Congress is considering a bill called the POWER Counties Act that would re-direct funds back to mineral-producing counties. The reclamation fund within the Mineral Leasing Act typically supports water projects, like dams, but now has an excess of money thanks to increased mineral leasing.
The reclamation fund receives 40-percent of monies deposited through power generation, hydropower, mineral leasing, sales, rentals, and more. The remainder goes to states, the U.S. Treasury, and administrative fees. The POWER Counties Act wants to redirect 20-percent of that to county services like schools and roads. The bill was introduced by an Ohio Congressman in September of last year.
Between 2008 and 2012, 79-percent of the deposits into the fund came from mineral royalties and Wyoming is the largest contributor. But Campbell County Commissioner Mark Christensen said the state only gets back about 2-percent. He spoke in front a Congressional sub-committee.
"While we do receive PILT payments, the $740,000 contributes little to the services we’re required to deliver to federal lands. As proposed, the POWER Counties Act would send needed funds to Campbell County to utilize in our road and bridge department," Christensen said.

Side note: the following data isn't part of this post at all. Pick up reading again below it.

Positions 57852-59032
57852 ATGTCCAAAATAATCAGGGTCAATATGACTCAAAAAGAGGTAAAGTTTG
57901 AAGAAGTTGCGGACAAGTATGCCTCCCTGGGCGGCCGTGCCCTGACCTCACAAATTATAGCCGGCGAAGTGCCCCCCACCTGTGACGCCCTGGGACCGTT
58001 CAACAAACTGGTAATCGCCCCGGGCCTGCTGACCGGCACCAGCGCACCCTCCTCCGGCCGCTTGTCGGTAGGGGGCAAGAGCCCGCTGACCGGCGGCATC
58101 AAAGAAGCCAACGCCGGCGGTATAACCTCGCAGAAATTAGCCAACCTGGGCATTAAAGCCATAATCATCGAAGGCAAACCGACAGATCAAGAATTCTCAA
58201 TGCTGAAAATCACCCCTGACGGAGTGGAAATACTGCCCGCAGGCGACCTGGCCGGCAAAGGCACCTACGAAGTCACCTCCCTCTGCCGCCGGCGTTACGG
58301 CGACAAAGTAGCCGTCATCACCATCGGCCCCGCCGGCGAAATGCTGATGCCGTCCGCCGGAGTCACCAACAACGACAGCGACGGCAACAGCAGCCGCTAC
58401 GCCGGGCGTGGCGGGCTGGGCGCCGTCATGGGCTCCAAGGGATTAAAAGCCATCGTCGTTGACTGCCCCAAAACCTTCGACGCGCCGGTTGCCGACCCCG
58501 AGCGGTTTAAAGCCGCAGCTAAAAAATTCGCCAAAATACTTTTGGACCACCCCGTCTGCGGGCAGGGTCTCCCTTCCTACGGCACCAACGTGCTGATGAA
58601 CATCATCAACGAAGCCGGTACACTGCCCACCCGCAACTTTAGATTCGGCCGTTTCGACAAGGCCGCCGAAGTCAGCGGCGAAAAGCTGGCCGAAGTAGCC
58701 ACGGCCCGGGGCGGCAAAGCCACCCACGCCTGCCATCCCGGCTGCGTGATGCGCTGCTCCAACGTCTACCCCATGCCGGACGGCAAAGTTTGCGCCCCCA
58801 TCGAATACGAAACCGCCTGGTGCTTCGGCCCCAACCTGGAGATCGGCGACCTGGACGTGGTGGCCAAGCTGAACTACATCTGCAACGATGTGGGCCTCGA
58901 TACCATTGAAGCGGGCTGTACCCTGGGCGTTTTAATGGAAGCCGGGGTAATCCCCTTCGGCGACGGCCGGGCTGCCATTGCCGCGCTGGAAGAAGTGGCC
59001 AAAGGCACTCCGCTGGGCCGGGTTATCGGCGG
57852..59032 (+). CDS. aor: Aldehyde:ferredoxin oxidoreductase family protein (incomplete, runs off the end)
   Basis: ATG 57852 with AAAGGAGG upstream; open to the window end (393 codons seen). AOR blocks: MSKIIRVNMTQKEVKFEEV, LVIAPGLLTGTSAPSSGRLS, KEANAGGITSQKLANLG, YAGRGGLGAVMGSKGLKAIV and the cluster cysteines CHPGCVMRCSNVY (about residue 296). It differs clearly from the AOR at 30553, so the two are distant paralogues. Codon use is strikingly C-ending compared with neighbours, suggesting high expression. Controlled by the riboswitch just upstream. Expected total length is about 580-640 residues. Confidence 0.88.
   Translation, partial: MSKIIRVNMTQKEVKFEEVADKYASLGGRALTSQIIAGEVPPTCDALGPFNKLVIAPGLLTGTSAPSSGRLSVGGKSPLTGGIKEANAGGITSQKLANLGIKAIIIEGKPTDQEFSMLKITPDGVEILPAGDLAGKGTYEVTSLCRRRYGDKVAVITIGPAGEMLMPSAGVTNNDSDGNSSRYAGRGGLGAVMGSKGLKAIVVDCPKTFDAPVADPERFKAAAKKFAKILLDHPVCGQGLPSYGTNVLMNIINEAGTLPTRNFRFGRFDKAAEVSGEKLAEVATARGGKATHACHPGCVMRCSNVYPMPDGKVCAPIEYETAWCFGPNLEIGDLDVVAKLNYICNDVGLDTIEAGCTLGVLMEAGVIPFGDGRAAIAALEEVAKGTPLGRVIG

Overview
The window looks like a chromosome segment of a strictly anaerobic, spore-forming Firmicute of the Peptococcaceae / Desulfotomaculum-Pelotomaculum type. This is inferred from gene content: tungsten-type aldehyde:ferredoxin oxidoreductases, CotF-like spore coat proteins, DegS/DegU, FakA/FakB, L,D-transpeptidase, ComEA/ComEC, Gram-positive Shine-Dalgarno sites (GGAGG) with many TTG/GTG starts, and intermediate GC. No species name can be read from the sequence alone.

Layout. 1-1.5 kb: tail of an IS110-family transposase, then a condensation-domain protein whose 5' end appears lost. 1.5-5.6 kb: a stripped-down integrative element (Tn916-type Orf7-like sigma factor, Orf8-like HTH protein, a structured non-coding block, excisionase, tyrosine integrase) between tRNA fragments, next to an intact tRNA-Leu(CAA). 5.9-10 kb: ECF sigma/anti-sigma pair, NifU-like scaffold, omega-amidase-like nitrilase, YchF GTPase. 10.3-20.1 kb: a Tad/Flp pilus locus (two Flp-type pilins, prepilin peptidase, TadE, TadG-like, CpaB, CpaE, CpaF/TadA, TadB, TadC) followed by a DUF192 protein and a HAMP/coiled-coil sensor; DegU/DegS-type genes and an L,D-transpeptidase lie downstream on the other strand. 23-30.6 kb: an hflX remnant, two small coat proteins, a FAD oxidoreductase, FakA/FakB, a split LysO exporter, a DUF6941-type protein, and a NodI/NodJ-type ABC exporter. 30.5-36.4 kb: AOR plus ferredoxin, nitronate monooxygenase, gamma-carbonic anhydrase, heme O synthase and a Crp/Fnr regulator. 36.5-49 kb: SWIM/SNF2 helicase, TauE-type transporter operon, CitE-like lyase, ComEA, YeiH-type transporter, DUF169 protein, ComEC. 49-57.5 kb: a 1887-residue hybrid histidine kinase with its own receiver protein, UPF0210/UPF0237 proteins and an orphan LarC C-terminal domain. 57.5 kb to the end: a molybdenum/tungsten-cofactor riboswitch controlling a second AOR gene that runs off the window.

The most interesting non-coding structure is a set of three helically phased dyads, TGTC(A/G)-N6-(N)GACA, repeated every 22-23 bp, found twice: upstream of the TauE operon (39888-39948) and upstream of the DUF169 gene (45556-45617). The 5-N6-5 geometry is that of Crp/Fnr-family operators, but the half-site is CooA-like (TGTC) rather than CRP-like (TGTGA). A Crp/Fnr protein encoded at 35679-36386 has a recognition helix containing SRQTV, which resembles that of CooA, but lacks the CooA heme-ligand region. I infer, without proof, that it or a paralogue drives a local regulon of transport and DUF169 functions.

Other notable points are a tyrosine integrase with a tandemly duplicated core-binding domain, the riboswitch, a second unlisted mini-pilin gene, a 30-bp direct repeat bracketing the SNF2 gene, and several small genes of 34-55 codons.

He added that particulates of dust from production activity can hurt mining processes. But Christensen is also interested in expanding how this money could be used.
"It's imperative that we proactively address economic development and look for options to retrain our workforce. Unfortunately, money for these activities is mostly non-existent," he said.
If passed, any mineral-producing county would benefit from the extra funds. Counties across Wyoming are also missing out on millions in mineral property taxes due to bankruptcies. The bill is still in its early stages.